If you’ve been thinking about writing fiction, there are a number of questions to ask yourself before you start.

1. Can I write what people want to read?

There are two key aspects you need to think about:

* Are you a great reader?
* Are you familiar with the bestsellers in the genre you want to write?

If you are a reader, you should have a good idea of what you enjoy. Chances are that other people will have similar tastes. If you tend to read the top bestsellers in your favorite genre, such as romance, mystery or horror, you will also have a pretty good idea of what sells.

It may sound crass to talk about bestsellers and money, but the fact of the matter is that publishing is a business. You might be disappointed to find out that it has very little to do with creativity or even talent and everything to do with providing a “product” that people want to buy.

2. Can I write something with broad appeal?

Since product is what it’s all about, you need to consider writing something with broad appeal. A lot of people aspire to write the great American (literary) novel, but the fact is that literary fiction is a small percentage of the book-buying market. If you want to be successful as a writer, a better strategy would be to aim for one of the top genres mentioned above, such as romance (55% of the US market) or mystery (27% of the market). Horror and fantasy are around 10%.

Each of these genres have avid fans, but they also have top writers who command attention every time they release a new book. Nora Roberts is synonymous with romance, but she is also associated with mystery and suspense under her pen name J. D. Robb. Stephen King is the master of horror, but he used to write other novels as Richard Bachman.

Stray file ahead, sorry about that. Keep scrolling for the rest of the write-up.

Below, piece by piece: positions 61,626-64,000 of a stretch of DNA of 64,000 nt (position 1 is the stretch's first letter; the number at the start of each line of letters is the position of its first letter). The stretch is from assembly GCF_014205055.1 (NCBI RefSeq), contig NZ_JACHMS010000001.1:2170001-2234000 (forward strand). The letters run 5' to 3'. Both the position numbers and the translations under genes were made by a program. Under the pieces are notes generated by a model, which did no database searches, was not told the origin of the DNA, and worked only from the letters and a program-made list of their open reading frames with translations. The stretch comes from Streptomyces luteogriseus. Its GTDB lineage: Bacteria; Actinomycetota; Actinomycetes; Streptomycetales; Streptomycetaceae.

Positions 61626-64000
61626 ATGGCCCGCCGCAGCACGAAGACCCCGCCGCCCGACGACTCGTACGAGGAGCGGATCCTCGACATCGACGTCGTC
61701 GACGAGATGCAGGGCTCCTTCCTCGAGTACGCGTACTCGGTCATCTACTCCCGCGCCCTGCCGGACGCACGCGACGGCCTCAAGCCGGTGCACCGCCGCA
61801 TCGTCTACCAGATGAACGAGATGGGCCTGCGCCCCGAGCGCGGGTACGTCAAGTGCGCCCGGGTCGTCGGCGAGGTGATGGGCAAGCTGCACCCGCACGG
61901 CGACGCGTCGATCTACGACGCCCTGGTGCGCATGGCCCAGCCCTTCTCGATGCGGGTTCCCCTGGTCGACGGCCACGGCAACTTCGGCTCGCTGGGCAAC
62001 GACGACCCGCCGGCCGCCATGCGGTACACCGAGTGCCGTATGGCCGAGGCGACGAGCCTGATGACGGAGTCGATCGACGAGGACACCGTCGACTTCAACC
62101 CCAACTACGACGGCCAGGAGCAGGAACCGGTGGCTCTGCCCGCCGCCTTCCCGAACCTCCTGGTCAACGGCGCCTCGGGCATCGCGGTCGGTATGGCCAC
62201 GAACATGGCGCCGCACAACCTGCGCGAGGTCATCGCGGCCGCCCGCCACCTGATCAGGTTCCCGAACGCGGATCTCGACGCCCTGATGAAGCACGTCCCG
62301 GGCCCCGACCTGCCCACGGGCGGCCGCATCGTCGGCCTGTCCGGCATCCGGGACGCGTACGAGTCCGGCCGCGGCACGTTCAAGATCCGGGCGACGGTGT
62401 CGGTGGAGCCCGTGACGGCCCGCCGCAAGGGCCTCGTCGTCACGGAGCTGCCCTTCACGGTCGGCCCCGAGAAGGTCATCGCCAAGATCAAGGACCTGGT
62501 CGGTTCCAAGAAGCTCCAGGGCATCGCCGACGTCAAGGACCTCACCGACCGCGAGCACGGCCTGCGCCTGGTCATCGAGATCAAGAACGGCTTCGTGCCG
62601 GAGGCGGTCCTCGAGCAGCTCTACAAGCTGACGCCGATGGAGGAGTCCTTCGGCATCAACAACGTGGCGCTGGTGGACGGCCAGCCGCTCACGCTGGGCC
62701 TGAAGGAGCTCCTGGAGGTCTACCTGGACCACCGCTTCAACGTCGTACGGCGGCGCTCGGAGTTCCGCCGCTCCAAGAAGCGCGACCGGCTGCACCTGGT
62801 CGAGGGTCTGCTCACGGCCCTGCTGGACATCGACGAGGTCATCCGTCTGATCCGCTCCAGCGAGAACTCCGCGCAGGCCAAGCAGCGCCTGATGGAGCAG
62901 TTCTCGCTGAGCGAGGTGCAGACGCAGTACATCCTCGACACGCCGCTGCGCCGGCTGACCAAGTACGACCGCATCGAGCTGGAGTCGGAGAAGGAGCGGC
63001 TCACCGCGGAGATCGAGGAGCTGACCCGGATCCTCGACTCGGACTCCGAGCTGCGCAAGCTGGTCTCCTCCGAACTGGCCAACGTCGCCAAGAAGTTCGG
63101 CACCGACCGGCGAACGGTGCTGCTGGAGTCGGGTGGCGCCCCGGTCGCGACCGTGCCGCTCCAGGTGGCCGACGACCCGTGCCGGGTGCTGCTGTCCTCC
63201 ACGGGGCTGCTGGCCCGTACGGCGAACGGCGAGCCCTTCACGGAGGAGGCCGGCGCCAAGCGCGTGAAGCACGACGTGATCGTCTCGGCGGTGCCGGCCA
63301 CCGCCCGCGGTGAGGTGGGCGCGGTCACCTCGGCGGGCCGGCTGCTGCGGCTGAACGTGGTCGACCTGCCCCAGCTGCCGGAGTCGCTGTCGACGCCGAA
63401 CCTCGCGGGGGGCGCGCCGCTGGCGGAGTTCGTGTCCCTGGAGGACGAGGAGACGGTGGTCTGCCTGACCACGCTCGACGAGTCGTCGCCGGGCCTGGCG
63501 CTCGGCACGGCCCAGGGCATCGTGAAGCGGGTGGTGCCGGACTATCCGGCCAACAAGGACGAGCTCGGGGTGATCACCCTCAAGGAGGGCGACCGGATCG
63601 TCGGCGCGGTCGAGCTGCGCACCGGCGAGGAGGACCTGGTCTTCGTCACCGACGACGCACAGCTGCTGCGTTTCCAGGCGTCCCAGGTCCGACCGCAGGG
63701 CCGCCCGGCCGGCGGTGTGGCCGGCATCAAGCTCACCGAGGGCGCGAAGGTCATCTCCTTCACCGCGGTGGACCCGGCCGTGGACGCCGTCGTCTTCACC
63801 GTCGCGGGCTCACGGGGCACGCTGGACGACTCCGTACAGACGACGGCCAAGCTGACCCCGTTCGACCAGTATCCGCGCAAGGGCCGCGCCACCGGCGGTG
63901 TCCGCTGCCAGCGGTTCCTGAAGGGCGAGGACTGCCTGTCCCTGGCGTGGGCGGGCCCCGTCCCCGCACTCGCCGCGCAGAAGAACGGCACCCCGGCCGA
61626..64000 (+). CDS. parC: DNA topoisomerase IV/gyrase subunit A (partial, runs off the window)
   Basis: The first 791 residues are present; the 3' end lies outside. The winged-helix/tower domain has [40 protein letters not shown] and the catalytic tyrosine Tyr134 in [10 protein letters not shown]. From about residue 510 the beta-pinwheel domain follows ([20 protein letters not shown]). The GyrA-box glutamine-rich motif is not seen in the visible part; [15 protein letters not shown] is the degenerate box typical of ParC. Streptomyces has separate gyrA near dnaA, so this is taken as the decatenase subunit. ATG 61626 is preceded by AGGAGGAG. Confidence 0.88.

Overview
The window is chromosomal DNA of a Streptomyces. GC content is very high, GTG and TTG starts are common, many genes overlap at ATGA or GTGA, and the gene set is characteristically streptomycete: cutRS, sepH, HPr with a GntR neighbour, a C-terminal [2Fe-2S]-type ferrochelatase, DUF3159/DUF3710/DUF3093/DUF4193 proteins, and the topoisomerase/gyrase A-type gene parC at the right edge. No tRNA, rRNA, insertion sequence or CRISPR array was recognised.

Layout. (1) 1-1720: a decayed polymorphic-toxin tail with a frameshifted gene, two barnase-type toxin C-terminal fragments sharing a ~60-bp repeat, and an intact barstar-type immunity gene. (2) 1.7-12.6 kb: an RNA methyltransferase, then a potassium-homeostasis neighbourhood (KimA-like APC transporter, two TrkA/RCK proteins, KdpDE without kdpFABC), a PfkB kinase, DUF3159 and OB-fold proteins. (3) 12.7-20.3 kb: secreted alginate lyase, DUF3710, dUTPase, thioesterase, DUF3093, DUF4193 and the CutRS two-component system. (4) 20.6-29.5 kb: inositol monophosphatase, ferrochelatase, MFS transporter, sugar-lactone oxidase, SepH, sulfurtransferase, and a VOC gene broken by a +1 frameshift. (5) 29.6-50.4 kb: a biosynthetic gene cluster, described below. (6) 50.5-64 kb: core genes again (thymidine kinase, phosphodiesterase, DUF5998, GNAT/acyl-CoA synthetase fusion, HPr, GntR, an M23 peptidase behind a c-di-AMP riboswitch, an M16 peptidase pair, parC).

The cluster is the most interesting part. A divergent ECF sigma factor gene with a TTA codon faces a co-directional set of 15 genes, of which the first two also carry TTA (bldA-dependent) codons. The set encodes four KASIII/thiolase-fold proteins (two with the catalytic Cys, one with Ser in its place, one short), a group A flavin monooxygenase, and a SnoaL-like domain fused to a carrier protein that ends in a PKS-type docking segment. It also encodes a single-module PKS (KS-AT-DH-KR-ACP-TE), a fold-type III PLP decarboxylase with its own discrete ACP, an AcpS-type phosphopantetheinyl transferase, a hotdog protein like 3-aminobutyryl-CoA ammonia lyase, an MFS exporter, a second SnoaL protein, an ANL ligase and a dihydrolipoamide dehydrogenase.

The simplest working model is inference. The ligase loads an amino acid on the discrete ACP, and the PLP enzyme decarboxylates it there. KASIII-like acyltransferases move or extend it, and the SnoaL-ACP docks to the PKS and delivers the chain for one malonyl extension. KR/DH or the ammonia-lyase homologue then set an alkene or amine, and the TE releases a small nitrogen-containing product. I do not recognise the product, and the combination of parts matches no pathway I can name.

3. Am I prepared to be my own brand?

Even if you use a pen name, you will still have to be prepared to be your own “brand” and take the criticism along with the adulation. It can be intrusive sometimes. Success can actually make it tougher to find the time to write. It can be difficult to write a book and market it, and to not earn a lot of money, but sometimes it can be even harder to suddenly make it big and become the center of attention.

4. Am I a good writer?

If you haven’t picked up a pen to write a story since high school English, you might want to start small, with short stories and creative blogging, and get some feedback on your work.

5. What am I prepared to sacrifice to become a writer?

Most aspiring writers think about fame and fortune. They don’t think about the many hours alone working on their novel. Writing can be a lonely business. It can be even tougher if you have a family. You might have to sacrifice sleep, TV time and more to make your dream come true.

Be realistic rather than starry-eyed, and you should soon determine whether or not writing a book is the right move for you.

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